UCCS a sustainability powerhouse with the Green Action Fund

18 September 2018

Travis Boren

tboren@uccs.edu

    The Green Action Fund (GAF) is a fund generated by student fees that works to improve the environmental sustainability of campus.

    The GAF began as a $5 a semester fee passed in April 2008 to collect money for solar projects. It was expanded to a more broad scope after a student vote in the spring of 2011. After a special election during the spring 2013 semester, the fee was extended and renamed to its current nomenclature.

    The GAF chooses how money is spent through a committee that students, staff, and faculty can apply to participate in, although at any time only one staff member and one faculty member possess votes.

    Linda Kogan, director of Sustainability, has worked with the committee since its inception.

    “I love a lot of stuff out at the farm and the greenhouse because a lot of those projects we wouldn’t have been able to do otherwise,” said Kogan. “Students tour through that facility so they see it, they work there, they volunteer there, so it impacts a lot of people.”

    The committee’s webpage shows projects that the GAF committee has successfully funded on campus in the past, including the beehive initiative, the racks for skateboards, and improvements at the greenhouse.

    Arielle Cassiday, alumni representative and non-voting member, has worked with the GAF committee for two years now.

    “The best experience I’ve had with [the GAF committee] is the student engagement aspect, because I was able to spread the word around campus about the opportunities that GAF provides for students,” said Cassiday.

    Three grant opportunities are available on the GAF’s Mountain Lion Connect (MLC) page: one for a small grant under $15 thousand, one for a large grant over $15 thousand, and one for a sustainable conference.

    Grants are evaluated by the committee on five criteria: the reduction of ecological footprint, increased student involvement, education and outreach, long term feasibility and the scope of impact at UCCS. The grants that the GAF approves are open to any student or organization that can meet the five criteria.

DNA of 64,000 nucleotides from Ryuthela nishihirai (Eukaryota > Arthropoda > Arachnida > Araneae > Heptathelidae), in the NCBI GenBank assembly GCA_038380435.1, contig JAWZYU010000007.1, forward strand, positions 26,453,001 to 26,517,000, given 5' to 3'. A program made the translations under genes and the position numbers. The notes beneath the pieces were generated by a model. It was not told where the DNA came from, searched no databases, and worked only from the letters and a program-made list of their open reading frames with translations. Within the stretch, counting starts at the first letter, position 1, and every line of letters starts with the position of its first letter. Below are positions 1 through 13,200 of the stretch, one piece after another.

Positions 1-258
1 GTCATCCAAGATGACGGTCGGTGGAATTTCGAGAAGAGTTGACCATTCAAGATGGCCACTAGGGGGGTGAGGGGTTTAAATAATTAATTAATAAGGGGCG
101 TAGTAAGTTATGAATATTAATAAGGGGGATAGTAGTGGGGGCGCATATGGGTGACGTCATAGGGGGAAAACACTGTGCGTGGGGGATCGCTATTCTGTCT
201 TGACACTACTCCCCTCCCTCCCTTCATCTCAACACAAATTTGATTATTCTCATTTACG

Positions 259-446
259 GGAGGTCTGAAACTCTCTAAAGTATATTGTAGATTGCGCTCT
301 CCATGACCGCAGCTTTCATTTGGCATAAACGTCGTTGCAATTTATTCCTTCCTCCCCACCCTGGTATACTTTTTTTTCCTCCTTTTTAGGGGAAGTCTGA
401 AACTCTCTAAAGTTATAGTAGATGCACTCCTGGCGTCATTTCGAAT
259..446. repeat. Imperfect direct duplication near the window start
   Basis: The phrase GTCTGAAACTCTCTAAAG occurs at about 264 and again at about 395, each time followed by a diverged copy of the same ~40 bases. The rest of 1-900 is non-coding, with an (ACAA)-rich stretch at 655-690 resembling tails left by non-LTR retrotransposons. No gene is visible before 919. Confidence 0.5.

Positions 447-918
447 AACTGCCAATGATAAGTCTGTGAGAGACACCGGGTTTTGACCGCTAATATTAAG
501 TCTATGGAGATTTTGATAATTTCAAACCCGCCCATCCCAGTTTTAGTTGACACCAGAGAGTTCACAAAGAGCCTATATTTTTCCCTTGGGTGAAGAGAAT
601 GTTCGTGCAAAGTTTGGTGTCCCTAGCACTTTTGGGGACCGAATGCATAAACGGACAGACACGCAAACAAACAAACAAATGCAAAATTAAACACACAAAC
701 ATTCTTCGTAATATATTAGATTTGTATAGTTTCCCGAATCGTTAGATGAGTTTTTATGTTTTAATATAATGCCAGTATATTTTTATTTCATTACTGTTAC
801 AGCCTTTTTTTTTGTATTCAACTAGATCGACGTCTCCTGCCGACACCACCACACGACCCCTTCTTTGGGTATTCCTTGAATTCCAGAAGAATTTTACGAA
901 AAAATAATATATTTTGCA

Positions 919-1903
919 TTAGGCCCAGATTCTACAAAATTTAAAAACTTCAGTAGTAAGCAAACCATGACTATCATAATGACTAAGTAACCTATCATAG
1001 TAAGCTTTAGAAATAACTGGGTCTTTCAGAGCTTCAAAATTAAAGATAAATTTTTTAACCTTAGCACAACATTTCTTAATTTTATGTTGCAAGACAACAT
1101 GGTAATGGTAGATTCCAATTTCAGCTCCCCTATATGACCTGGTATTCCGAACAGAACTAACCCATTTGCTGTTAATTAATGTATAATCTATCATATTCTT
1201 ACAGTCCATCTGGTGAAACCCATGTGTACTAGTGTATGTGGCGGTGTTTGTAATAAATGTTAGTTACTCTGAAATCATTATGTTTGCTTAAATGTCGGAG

Natalie Rodriguez is the project coordinator for the committee.

    “I joined the committee because I really wanted to make a change on campus and I wanted to be a part of that change,” said Rodriguez. “I thought that it was a very neat opportunity that a lot of people do not know about. I wanted to be able to be a part of the education and outreach portion which I’m very comfortable with.”

    Rodriguez used to work as a park ranger, where she would run educational outreach programs teaching people about sustainability at national parks.

    “My best experience has been meeting other students who are just as passionate about sustainability as I am,” said Rodriguez.

    Kogan works closely with Rodriguez, serving additionally as a mentor to the committee, giving a historical perspective on which projects were not funded and why.

    “I work closely with the project coordinator because so many of the projects impact facilities on campus so there’s a lot of stakeholders that often need to be told ahead of time, or to be asked or to be brought into the process,” said Kogan.

    The GAF committee is hosting a kick start meeting on Sept. 28 at 10:30 a.m. at Clyde’s patio. Kogan says that the meeting will be a great time to meet with Rodriguez and get feedback on grant proposals. Kogan also says that food will be available for attendees.

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